Dave and JP: Cloud Connect Roundup
Cloud Connect, a UBM/TechWeb event, always generates a lot of news of interest to IT pros, developers, and cloud providers. As the third day of meetings are set to kick off in Santa Clara, Calif., that tradition is holding true. Here are the four topics that have already caught my eye.
Telecommunications Companies Show Cloud Aspirations
The telco service providers are thinking out loud about how they'd like to join the ranks of cloud service providers. CenturyLink and Verizon are already there, with their purchases of Savvis and Terremark cloud service suppliers, respectively, last year. More would like to get into the business.
I've wondered why they didn't do so sooner, given their worldwide investments in data centers to serve their large customer bases. Their data centers in some ways don't look so different from the large, "invented exclusively by us" centers built by Google, Yahoo, Amazon, and Microsoft. Still, I pull up short of believing that an AT&T or a Telefonica is about to supply infrastructure as a service that's competitive with Amazon Web Services, GoGrid, or Rackspace.
But what if the telcos took a different tack? Amazon Web Services and other first-generation cloud suppliers were all builders of large-scale data centers making their services available over the Internet. So far, the debate over cloud computing, with only one or two isolated exceptions, has presumed cloud services will be dispensed over the public Internet.
[ Want to learn more about how telcos are viewing their prospects in cloud computing? See Telcos Poised To Disrupt Amazon's Enterprise Cloud. ]
What if the telcos, with their large inventory of sometimes underutilized network capacity, generated a common carrier Ethernet WAN that carried traffic, much like the Internet, over switches and routers that were not open to the public? Such a private alternative to the Internet at first blush sounds like it could never compete with free services. But Ralph Santioro, a founding member of the Metro Ethernet Forum, and director of carrier Ethernet market development at Fujitsu, clearly thought there were uses for such a private, Ethernet network.
In a talk at the Carrier Forum, a concurrent event at CloudConnect Monday, said the Internet is the WAN that delivers cloud services "but there's surprisingly little attention paid to it by the cloud community." That is to say, the cloud community loves to talk about the services it can invent. The telecom community would spend more time talking about how the network could make the services better.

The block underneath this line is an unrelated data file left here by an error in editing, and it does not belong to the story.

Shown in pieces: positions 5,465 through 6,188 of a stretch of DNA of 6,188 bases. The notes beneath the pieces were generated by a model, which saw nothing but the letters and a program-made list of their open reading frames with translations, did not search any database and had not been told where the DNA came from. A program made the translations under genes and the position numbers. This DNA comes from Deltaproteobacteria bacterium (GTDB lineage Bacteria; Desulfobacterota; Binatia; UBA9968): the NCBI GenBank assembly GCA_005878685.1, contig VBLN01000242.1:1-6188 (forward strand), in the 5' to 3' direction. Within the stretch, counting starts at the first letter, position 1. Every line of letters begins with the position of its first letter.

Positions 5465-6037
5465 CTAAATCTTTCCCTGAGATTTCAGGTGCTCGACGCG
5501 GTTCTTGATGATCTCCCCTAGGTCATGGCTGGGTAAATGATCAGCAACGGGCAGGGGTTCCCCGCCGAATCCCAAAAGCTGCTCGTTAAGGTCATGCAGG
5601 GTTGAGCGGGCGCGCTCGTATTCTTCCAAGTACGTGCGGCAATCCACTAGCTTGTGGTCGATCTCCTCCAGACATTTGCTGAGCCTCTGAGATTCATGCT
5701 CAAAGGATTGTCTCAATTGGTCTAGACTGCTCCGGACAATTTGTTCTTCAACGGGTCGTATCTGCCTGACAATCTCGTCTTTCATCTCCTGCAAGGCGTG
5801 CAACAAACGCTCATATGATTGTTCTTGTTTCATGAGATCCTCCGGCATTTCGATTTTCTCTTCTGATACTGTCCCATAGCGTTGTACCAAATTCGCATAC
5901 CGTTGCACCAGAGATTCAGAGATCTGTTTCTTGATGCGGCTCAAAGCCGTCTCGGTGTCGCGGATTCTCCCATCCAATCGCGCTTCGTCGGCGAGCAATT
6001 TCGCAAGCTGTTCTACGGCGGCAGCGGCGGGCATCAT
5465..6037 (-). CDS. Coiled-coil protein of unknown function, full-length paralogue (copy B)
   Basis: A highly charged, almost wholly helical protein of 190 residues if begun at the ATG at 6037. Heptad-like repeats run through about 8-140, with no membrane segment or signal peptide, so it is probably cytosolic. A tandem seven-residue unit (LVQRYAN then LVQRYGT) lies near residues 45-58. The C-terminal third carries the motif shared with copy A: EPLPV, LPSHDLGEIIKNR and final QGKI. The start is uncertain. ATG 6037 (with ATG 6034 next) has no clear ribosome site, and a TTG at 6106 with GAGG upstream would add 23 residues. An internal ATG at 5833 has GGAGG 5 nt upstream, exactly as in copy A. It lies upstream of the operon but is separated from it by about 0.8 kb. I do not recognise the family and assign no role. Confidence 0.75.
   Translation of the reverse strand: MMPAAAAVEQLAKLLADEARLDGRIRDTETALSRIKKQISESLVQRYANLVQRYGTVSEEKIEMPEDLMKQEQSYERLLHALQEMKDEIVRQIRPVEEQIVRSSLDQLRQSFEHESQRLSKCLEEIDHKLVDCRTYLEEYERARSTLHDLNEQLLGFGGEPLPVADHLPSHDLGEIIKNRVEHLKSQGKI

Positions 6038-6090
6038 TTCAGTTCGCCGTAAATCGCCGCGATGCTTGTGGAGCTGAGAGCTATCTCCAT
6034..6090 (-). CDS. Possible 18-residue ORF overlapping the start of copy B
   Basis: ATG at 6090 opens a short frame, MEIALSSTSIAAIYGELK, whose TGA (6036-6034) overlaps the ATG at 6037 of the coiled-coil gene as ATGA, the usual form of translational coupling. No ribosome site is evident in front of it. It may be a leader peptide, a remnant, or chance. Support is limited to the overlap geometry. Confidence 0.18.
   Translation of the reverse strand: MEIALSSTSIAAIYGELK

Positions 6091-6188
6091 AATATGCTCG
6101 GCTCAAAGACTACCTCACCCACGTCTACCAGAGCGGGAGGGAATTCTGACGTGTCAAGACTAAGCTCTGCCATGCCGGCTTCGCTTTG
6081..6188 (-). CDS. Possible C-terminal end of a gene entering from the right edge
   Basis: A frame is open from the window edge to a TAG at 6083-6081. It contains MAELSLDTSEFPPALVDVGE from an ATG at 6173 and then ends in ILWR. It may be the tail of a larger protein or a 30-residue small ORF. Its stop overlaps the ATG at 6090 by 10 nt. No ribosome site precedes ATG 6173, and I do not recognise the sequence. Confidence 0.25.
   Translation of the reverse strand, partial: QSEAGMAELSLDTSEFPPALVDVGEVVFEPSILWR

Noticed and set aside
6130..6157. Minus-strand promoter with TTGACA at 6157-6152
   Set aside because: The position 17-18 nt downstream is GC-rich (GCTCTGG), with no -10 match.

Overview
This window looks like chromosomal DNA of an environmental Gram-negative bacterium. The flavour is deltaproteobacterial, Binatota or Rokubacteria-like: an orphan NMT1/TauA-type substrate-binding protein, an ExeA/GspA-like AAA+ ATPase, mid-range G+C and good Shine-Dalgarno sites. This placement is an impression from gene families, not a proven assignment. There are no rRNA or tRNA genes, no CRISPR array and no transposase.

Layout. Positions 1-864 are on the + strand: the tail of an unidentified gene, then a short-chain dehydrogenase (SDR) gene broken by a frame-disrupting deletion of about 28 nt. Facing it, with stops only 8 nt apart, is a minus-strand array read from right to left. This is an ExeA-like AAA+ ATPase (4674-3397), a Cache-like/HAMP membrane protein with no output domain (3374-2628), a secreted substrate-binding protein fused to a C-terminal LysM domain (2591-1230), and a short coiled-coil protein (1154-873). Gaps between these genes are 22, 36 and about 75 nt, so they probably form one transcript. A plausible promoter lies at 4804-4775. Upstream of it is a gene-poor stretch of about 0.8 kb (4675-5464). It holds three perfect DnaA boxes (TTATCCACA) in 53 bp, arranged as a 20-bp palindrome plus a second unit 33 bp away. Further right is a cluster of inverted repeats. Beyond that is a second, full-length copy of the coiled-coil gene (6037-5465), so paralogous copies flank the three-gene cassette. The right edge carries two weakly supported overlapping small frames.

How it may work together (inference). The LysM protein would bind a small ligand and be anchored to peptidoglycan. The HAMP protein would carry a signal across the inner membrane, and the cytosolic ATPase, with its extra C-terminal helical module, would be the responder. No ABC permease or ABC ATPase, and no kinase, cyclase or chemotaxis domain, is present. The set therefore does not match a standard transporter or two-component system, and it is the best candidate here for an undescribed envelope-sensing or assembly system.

That potentially leaves an opening for telcos to re-invent the cloud for the private enterprise in ways that: make network quality of service an option of cloud services; offer more guarantees of data security through denial of public access (users are purchasers of the service); and provide more private data center-types of guarantees on application performance and security.
As I've tried to point out before in the cases of Terremark and Savvis, a cloud supplier with its telco owner suddenly has the option of becoming a data chain of data centers linked together with a point-and-click choice by a customer. Such links could provide automated backup and recovery from a separate geographical area for a customer, and allow cloud services to maintain higher availability through the option of shifting workloads away from a trouble spot.
Cloud services from a global, common-carrier Ethernet network may yet emerge, not so much as a challenge to Amazon Web Services' dominant EC2, but as a completely different way of delivering cloud services.
AWS Backup And Recovery
These thoughts were running through my head at Cloud Connect when I ran across a second bit of information that strikes me as addressing that latter topic in a different way. SunGard, which now has six cloud data centers for providing high availability production environments, is about to sign a pact with Amazon Web Services to provide backup and recovery services to customers in Amazon data centers.
That is, Amazon seems aware--as well it should be after its U.S. East data center outage last April--that customers need a simple option for implementing backup in a geographically separate facility. Amazon so far has offered it in different availability zones within an Amazon data center or complex of centers, but not in a geographically separate part of the country. During the 2011 Easter weekend freeze-up, one of the ways customers avoided being hurt was to shift their virtual machines out of U.S. East. Not everyone had provided for such a maneuver, and in the crunch, they learned the hard way that one availability zone wasn't as isolated from another as they had assumed.
Amazon, for its part, has caught the scent of what those telcos have in mind as they maneuver behind its pioneering back. Amazon hasn't linked its own data centers so a workload in one can be backed up in another. But it also wants it to be easy to implement disaster recovery and data recovery. Linking to a SunGard center in Ireland or the United Kingdom would be a natural for Amazon's Dublin, Ireland, facility. Likewise, U.S. East isn't far from Philadelphia, where SunGard has another center. Better to provide an ease of linking itself, rather than leave it to those telco suppliers. SunGard will have more than just backup services available. An announcement is coming soon.
Cisco Tackles Cloud Security
On another front, Lew Tucker, CTO of cloud computing at Cisco Systems, gave a revealing talk in his 15-minute slot in the rapid-fire Cloud Connect keynotes Tuesday, but it was just complicated enough for perhaps some its import to be missed. Enterprises have progressed smartly with both storage and server virtualization, while the network, hardwired into its devices, has tended to lag behind.
Tucker, who was lead on cloud computing at Sun Microsystems before joining Cisco, is in an excellent position to say what's happening on that front. To realize the full benefit of virtualized resources, the network needs to be subdivided into a series of isolated subnets, with one or more subnets serving a single virtual data center, he said in his keynote.